LED technology is a quinciañera that has a long history behind it. The author offers a journey through time to talk about its origins and its current characteristics.
By: Adrian Morel*
The LED display industry has already turned 15 years old. At that time the technology offered very little and the costs were unattainable. Today, the technology is of the latest generation and prices are becoming more affordable.
A bit of history
In simplified terms, about 40 years ago the Hewlett-Packard company, while developing microchips for its computers, discovered a particular chip that its only benefit was to illuminate. At that time, this chip called "Light-emitting diode" or "LED" went unnoticed. In the '90s, Hewlett-Packard and Philips began exploring the commercial possibility of those LEDs. At the same time, on the other side of the hemisphere and in 1993, the Nichia company of Japan, began its production of the first blue LED.
Once the production of LEDs was consolidated in a semi-massive way, those responsible for marketing and commercial areas began to look for all possible applications through all available industries. Thus, LEDs broke into the electronics industry, traffic lights, signaling for transport, the automotive industry, shipping, aeronautics, airports, beaconing, architectural lighting, signage, etc.
In 1996, an executive of a Hong Kong company, decided to make for the first time a monochromatic signage sign, which was then improved to full-color and finally ended up being the LED product for video that we know today.
The first LED screens called RGB
The first LED screens offered very little and cost a lot. The term RGB comes from the acronym of the English Red, Green and Blue (red, green and blue), which with this combination of basic colors forms the colorchromatic spectrum. Speaking of color, there are infinite combinations of colors, the greater the amount of combination a screen has, the greater the definition of it. For example, a combination of 256 colors is very basic and limited, compared to a combination of 16.4 million colors, where the definition is much better (but still limited). Today, 16.4 million color displays with 8 bits no longer exist on the market (or should not exist), because today's displays are consistently offering 4.4 trillion colors with 14 bits with 5,000 NITs.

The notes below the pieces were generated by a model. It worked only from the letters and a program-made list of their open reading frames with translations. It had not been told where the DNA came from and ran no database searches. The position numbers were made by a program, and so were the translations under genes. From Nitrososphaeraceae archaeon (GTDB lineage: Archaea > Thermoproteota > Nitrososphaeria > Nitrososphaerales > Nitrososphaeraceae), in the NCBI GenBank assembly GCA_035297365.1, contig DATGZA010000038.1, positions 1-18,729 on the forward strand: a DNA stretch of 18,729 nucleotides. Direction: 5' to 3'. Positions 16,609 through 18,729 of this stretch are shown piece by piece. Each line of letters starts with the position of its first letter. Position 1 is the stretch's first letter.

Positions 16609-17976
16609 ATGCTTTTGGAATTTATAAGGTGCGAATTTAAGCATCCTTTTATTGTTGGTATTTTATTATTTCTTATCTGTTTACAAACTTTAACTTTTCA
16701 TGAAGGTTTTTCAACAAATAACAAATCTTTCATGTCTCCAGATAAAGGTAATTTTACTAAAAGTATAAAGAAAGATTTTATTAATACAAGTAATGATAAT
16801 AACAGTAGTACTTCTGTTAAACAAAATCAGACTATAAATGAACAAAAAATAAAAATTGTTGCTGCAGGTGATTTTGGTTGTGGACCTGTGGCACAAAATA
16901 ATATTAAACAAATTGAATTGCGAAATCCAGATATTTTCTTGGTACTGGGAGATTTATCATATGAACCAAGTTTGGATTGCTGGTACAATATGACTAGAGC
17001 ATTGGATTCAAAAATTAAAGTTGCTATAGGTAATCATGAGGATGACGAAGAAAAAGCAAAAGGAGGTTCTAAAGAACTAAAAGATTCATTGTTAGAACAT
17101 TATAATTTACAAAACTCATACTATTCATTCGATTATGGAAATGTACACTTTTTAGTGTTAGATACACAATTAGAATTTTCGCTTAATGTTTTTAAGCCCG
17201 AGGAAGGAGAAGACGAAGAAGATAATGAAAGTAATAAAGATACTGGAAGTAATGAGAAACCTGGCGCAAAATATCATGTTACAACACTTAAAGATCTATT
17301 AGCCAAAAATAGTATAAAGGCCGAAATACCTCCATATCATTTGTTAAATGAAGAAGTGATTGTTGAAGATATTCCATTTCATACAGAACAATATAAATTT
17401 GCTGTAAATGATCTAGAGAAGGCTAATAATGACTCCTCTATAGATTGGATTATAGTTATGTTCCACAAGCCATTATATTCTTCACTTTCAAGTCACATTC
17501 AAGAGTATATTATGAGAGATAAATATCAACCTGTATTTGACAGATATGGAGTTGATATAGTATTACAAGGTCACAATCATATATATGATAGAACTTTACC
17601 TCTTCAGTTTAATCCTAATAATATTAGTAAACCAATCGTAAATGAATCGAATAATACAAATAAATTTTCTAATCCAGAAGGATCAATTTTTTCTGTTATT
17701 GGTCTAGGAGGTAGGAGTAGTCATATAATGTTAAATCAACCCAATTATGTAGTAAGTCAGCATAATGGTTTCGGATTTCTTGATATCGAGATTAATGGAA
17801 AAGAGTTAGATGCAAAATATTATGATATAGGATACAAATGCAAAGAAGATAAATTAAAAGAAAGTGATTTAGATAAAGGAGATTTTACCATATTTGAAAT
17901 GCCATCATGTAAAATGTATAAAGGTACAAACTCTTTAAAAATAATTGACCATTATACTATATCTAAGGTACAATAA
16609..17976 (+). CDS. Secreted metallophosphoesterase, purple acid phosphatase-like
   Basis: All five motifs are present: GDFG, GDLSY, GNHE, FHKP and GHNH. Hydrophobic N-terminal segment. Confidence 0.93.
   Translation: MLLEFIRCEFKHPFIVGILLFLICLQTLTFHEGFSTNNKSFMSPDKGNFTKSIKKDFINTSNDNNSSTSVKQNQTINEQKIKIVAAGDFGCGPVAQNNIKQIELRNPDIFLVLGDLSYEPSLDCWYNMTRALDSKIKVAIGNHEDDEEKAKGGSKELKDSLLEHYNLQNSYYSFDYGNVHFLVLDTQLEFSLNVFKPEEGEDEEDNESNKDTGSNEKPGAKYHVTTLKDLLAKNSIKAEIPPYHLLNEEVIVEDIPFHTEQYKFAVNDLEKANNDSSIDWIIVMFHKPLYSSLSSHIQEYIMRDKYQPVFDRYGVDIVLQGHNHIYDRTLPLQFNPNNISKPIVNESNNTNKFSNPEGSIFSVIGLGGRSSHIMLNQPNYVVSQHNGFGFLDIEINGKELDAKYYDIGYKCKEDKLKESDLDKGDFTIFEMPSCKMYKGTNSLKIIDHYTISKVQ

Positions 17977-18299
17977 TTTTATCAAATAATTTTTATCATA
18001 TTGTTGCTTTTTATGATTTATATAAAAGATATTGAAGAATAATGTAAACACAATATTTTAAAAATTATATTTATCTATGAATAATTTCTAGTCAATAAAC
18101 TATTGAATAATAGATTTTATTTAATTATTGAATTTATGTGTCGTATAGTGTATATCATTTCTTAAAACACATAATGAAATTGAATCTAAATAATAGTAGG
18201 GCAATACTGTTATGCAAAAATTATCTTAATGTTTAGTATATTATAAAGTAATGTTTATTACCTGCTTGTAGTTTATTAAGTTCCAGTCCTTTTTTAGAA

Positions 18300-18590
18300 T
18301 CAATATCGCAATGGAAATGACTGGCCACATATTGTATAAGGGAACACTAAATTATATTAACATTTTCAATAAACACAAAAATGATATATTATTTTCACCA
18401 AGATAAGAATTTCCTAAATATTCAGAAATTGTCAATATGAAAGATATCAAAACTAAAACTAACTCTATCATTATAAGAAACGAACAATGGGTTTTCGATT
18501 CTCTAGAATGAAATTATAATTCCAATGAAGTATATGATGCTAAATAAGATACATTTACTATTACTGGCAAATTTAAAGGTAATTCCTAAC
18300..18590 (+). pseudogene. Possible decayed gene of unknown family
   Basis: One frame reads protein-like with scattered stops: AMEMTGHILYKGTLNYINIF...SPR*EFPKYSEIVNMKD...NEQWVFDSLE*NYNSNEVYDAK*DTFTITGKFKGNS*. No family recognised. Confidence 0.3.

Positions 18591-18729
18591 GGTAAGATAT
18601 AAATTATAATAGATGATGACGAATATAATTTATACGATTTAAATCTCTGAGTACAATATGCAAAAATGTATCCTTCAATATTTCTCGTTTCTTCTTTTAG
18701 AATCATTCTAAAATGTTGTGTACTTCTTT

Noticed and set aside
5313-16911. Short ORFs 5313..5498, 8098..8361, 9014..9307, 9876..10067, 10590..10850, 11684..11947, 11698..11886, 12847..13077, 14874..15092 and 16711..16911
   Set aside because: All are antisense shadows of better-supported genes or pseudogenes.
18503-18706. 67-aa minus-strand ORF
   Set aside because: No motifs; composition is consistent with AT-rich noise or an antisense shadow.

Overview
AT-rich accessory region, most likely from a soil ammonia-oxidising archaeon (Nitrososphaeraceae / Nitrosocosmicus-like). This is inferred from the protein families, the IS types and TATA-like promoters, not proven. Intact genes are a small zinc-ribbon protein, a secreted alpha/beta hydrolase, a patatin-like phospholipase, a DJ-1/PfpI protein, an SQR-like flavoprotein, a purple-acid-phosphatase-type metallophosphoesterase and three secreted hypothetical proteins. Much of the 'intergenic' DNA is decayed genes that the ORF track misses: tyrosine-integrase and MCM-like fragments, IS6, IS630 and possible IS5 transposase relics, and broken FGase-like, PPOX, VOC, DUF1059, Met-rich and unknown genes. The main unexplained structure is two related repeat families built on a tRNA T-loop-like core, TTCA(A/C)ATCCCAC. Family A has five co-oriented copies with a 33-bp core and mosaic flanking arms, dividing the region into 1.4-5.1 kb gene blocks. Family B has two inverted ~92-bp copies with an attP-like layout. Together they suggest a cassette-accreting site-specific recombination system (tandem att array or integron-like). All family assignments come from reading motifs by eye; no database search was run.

The screens of 16 million colors, misnamed low resolution, are actually lighting displays, which in the industry are called "M2" technologies, that is, they do not have the full capacity to transmit video with high definition. The screens that have trillions of colors (M4 technology) are called HD or high definition and are used for large events.
Three projects, three different visions.
Today there are three projects that self-dominate the largest LED displays in the world; they are Comcast Center Philadelphia, Beijing Mall and Beijing Xicui
According to LED magazine, the Comcast Center in Philadelphia is a full-video LED screen of 196 square meters (25.38 meters of base x 7.74 meters of height), which had a cost of U$S 22 million according to public figures. That is, the square meter had a cost of US $ 112,000. Perhaps this is the largest screen in the world as long as we are talking about 4 mm resolution.
The screen called "skyscreen" installed in a shopping center in Beijing, has a dimension of 250 x 30 meters. According to the Gizmodo blog, the 7500 square meters of screen cost the sum of US $ 32 million. This means that the cost per square meter was US$ 4,266.
The Xicui Entertainment in Beijing, designed by the New York studio SIMONE GIOSTRA & PARTNERS, is an LED display of 2,200 square meters and has 2,292 colors, providing animated lighting. The interesting thing about this project is that it self-supplies with photovoltaic panels or solar panels. Its cost is not in the public domain but if it were it would be difficult to estimate it because of the solar development incorporated in it.
Projects with LED panels have all sizes and all budgets. We can find screens of 100,000 up to 4,000 dollars per square meter full color. The sale price is an important component to start with, but the service package is much more complex. The after-sales warranty, periodic maintenance services, repairs, tuning and longevity of the screen make the sale price represent only a part of the overall project. The experience of the manufacturing company and the experience of the architects or installation companies also add to the attractiveness of the project. As a recommendation, look for those suppliers that can show you in real way screens installed with several years old and in operation, being the renderings of much help but nothing compares to "the real thing".
*Adrian Morel is a business consultant and can be reached in Los Angeles, California ([email protected])
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